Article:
Growth will then help to fill in Scotland’s deficit, it argues.

The white paper provides an example of how a future SNP government in charge at Holyrood after independence might then act. It would reduce defence and security spending (compared to current UK levels), end the married couples’ tax allowance, cancel Westminster’s “Shares for Rights” scheme and provide a “streamlined” system of international representation.

It claims these measures would save £600 million in the first year. It argues that, in its first budget, this would enable it to keep Scotland’s “free” services – such as free personal care and free tuition for Scottish domiciled students – abolish the “bedroom tax”, uprate the state pension, cut energy bills, increase childcare, reform benefits, increase tax allowances and have enough left to ensure 0.7 per cent of GDP is distributed in aid.

Within the first term of an SNP government, the white paper claims it would then further increase childcare, halve air passenger duty and provide a timetable to cut corporation tax.

Exact decisions on personal tax, however, will have to wait until the 2016 Scottish election, when it will be up to political parties to set out their plans.

On the financial architecture of the new country, the SNP says it would want to keep the pound and the UK-wide monetary system.

The white paper restates the position set out in recommendations from its Fiscal Commission that to retain sterling as part of a formal monetary union with the rest of the UK is the best option.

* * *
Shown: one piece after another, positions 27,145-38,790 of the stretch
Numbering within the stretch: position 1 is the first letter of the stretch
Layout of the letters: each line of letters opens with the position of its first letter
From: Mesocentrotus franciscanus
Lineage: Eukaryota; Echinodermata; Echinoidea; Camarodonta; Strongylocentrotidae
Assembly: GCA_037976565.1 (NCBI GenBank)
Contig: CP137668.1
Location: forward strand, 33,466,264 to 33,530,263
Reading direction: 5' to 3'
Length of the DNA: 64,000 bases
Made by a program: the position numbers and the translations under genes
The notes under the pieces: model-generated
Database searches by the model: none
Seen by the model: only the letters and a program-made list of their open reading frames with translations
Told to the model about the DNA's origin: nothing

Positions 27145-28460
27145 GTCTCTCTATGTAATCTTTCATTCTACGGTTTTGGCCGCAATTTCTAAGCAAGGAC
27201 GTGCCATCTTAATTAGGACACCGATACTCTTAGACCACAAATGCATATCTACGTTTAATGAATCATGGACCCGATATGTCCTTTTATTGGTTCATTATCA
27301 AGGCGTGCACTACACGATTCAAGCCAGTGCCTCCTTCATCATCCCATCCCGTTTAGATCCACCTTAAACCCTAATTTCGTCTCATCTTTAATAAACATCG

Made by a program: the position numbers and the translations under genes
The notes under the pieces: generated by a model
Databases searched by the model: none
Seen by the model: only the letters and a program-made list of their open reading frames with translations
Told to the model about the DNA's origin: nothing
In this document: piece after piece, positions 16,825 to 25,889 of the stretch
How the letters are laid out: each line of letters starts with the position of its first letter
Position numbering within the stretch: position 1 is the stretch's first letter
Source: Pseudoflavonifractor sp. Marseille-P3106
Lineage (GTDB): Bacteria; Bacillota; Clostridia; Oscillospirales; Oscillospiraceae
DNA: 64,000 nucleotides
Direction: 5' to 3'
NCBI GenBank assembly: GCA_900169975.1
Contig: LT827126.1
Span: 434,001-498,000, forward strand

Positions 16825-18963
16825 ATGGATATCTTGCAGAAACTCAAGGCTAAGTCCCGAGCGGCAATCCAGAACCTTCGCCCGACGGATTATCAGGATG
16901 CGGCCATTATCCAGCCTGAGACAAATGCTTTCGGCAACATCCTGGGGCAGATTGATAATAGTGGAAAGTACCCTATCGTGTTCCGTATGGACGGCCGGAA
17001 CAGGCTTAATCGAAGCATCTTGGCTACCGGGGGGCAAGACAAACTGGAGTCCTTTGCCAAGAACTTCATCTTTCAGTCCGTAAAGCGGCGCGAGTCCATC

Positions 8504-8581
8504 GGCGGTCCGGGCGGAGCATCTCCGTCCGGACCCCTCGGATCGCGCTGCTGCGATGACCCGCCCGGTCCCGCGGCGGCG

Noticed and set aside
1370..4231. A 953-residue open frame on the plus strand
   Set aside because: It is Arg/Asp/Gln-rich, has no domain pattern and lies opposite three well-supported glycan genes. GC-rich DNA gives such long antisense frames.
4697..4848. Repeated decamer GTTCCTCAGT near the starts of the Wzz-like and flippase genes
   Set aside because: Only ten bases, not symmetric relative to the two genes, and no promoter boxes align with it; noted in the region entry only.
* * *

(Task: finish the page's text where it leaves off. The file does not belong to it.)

“Under such an arrangement, monetary policy will be set according to economic conditions across the sterling area, with ownership and governance of the Bank of England undertaken on a shareholder basis.”

The white paper insists that a monetary union would still allow for “significant differences in fiscal and economic policies”.

Despite warnings from the UK government that such an agreement is “highly unlikely”, the white paper argues that the deal would be in the UK’s best interests, given the strong trade links between the two nations.

However, the document does accept openly that voters could decide after independence to pick a different currency if they so wish.

Within that framework, it says that Scotland would have its own financial regulator to keep watch on the safety and soundness of financial institutions, and to oversee financial products and the protection of consumers.

The paper says that the market for financial products, such as pensions, loans and bank accounts, which is highly integrated across the UK, would largely continue as it is. It says that the Scottish Government would also abide by fiscal rules and would sign an agreement with London on borrowing and debt levels, in order to ensure stability in the currency zone.

It argues: “Given Scotland’s healthier financial position, we anticipate that Scotland will be in a strong position to deliver this.” Within that, it would still have “full autonomy” to tax and spend “responsibly”, the white paper claims – pointing to how Luxembourg and Belgium, part of a currency union, have had different rates of VAT.

On tax reform, the white paper backs the creation of a simpler system which, it claims, would save £250m a year in tax avoidance.

However, it makes no mention of the one-off costs associated with setting up the infrastructure of a new state. A leaked paper written by finance secretary John Swinney last year put the cost at £600m to run such a new system. But the paper says that “we will create a tax system that is simpler and costs less to administer than the current UK system”.

And on debt, the white paper declares that Scotland’s share would amount to between £100 billion and £130bn.

As a proportion of GDP – gross domestic product, which is boosted in Scotland due to oil flows – the document says this is “less than the debt of the rest of the UK expressed in the same terms”.

The white paper does not accept independent analysis which states that the cost of future borrowing to pay for Scotland’s deficit would be higher than that paid by the UK.

It adds that Scotland is “well placed to have a top credit rating and government borrowing will be undertaken in an affordable and sustainable manner”.